Silk screen printing, hand carved spiral stamp and bird created by covering an applicut in lumiere paint and then pressing into fabric. (Applicuts are made for easy applique to a quilt – see http://www.applicuts.com)
I think I’ve finally cracked it! I’ve tried a number of different mediums to combine with my regular acrylic paint to make them into ‘fabric paints’ with very mixed success. At last, I have found that print paste is my new best friend.
If you are thinking of creating your fabric for quilting then here’s a few of my ‘what not to do tips.’
Golden GAC 900
You can have too much of a good thing! I found that when I combined my paint with GAC 900, the result was often sticky. Perhaps I put too much but it seemed to be a fine line. For me, I want something that’s not as sensitive. That I didn’t have great success with this Golden product really surprised me. I am very attached to my golden paints and many of their mediums – they are simply a joy to use! However GAC 900 is being crossed off my list. Others my get it to work. I’m not that patient!
Supercover = supertacky! I actually didn’t realise when I bought my black permaset textile paint that I had chosen Supercover. (Their paints come in standard and supercover). I think the idea is for a product which has a greater opacity. Unfortunately it gets a tacky feel which I really don’t like.
Believe your silk screen will stay clean
Every site I’ve read says it – don’t let your paint dry on your screen; clean it quickly. Well, it doesn’t seem to matter how speedy gonzales I am at getting the silk screen washed, my screen is not ‘clean’. What I soon discovered (after fretting I’d ruined my screen) is that it is more stained than dirty. I can still get really clear prints through it but I do have marks – particularly from phthalo green!
Believe you can stop at just one piece!
Originally I’d only planned to put a small piece of my handpainted fabric into the quilt. I thought given I hadn’t put pieces in the centre parts that it would look like I’d tacked them on! With a dwindling supply of the fabrics already in the quilt, I’ve had to supplement. (At least that’s my excuse!)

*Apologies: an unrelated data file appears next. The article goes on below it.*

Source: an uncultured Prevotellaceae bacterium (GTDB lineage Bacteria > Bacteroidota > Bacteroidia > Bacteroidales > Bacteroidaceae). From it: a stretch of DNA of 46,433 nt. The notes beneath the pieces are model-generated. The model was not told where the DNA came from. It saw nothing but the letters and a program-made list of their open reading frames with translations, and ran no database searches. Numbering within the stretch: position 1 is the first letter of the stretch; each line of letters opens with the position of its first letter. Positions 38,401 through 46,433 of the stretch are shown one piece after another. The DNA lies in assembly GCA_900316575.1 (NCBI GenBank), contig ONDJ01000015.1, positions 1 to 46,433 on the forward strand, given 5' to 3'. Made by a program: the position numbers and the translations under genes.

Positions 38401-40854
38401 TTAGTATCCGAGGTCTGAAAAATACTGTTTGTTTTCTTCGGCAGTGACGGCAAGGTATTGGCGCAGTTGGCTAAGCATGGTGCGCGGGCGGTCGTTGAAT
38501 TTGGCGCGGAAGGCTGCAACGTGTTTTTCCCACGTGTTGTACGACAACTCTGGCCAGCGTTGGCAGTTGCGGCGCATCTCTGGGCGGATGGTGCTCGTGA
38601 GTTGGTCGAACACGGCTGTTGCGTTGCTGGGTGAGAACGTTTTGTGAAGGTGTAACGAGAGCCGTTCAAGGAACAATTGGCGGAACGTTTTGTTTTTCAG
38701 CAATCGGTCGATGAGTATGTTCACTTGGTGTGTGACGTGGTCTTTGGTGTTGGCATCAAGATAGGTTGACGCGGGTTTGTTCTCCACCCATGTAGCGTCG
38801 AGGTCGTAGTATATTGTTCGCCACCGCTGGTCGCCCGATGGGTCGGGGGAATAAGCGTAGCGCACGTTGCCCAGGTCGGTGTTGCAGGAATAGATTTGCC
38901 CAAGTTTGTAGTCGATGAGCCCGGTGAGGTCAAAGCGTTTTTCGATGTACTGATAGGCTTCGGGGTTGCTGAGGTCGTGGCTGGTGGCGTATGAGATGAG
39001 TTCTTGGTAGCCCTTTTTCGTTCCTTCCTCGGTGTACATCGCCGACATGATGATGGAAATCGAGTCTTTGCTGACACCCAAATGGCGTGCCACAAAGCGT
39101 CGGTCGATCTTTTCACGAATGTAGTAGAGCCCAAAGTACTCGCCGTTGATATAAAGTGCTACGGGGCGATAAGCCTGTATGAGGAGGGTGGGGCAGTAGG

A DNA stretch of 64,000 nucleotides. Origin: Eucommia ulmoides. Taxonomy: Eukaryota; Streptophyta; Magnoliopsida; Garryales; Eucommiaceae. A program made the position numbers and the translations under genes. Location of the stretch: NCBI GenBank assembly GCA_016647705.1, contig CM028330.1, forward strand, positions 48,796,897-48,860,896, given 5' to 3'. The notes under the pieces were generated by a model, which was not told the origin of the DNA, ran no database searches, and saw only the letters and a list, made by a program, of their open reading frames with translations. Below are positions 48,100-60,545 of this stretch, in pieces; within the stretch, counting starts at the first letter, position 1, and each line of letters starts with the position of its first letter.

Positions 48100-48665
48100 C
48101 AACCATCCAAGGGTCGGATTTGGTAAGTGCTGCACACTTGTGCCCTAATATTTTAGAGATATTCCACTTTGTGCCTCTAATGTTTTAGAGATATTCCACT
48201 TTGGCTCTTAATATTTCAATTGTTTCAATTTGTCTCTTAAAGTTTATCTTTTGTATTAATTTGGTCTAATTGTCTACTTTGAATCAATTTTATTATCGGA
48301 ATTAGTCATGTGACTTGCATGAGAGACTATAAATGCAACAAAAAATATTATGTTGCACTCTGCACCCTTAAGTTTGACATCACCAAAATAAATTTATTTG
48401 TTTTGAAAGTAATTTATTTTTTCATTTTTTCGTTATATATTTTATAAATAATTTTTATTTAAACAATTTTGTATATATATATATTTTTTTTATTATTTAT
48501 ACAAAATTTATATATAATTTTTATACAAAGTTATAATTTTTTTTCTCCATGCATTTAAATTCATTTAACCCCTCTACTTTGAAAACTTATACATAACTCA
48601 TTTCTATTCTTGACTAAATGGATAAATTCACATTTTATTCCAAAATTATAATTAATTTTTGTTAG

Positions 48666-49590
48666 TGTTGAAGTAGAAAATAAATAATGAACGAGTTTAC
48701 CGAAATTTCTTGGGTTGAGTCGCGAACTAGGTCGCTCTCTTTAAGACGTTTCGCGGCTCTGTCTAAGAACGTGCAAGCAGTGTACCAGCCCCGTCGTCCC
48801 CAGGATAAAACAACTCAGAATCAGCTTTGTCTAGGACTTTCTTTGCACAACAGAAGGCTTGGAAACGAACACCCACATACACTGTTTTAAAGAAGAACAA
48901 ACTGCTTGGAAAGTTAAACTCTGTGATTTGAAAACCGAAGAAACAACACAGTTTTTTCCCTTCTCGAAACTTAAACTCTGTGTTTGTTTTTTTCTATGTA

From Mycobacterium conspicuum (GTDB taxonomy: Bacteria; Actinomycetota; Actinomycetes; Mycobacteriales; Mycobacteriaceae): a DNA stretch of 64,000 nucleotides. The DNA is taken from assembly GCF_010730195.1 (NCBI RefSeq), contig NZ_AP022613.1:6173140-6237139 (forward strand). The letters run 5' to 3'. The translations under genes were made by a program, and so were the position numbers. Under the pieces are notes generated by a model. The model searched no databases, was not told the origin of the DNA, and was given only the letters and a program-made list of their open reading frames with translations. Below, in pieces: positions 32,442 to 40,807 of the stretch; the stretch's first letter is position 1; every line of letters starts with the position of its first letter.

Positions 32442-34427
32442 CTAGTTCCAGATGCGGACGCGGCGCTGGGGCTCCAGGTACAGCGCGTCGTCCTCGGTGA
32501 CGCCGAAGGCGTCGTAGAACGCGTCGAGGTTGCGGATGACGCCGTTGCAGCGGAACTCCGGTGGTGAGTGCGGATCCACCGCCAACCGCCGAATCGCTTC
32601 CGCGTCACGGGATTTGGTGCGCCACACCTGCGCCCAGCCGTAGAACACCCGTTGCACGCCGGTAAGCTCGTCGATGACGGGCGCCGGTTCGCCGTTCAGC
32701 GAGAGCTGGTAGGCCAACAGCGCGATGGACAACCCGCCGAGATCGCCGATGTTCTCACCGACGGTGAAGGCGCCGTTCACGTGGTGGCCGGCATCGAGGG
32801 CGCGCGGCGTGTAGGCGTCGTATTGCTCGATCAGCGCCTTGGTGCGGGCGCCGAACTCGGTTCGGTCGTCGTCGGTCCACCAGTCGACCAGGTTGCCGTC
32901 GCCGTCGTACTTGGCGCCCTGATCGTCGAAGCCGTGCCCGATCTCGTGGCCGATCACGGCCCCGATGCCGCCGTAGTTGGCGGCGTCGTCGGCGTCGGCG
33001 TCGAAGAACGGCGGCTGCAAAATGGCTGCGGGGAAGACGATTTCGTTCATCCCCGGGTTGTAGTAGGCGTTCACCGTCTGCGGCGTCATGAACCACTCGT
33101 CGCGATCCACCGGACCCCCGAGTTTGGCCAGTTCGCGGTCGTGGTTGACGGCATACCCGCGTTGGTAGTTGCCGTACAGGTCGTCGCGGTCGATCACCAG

Thinking starting with coloured fabric is a good idea!
There are fiber artists out there who like to start with fabric which is already coloured – Lynn Krawczyk is one. She says she got tired of filling in the white spots! Perhaps it is because I’ve painted on paper and canvas first and fabric second, that I seem very attached to starting on white. I know how one colour layered on top of another will behave when I’m using paint. When I’m starting with a fabric colour, I’ve taken my art colour theory and adapted it – with very mixed results. I think it is because it’s hard to know the properties of the colour you are painting on. I stared at it for a while trying to decide whether it was a green or purple leaning blue; I deliberately chose a red loaded with crimson as usually you can make a beautiful purple out of a blue and red where each leans towards purple in it’s colour. I got dark mud instead! So, I’m sticking to start on white.
Forget to put gloves on
A lot of people recommend gloves whenever using any kind of paint for health reasons. In the case of silk screen printing, I’ve discovered that for reasons of ‘messiness’, the gloves are essentially. Somehow I regress back to a 2 year old and get it not only on my fingers but up my arms, elbows and on my clothes.
Think the cat will leave you alone
Wait until your cat is in a very deep sleep or suffer their curiousity you will!
So what is working?
Permaset Print Paste in combination with any of my acrylic paints seems to be producing a very consistent result. I like the Golden Fluid Acrylics the best but I think that’s just a result of my passion for them generally! Thicker paint does work and other brands seem fine – e.g. Matisse.
As you need a fair bit of paint for silk screening, I’ve taken to using the lumieres for some embellishment on the top (see bird at top of this post) rather than using them through the screen. They do work beautifully as a screen print; it’s just me being stingy on my paint!
Waterproof Calligraphy pens
I’m loving the nice crisp line I can introduce with a calligraphy pen – especially amid the chaos that is my painting style! Now my quilt has the words ‘mad as a hatter’ up one side. It’s subtle enough that you can’ easily read it however still detectable.
I’m trying a few other things but I’ve yet to wash them so will let you know if they are a success!
Still in progress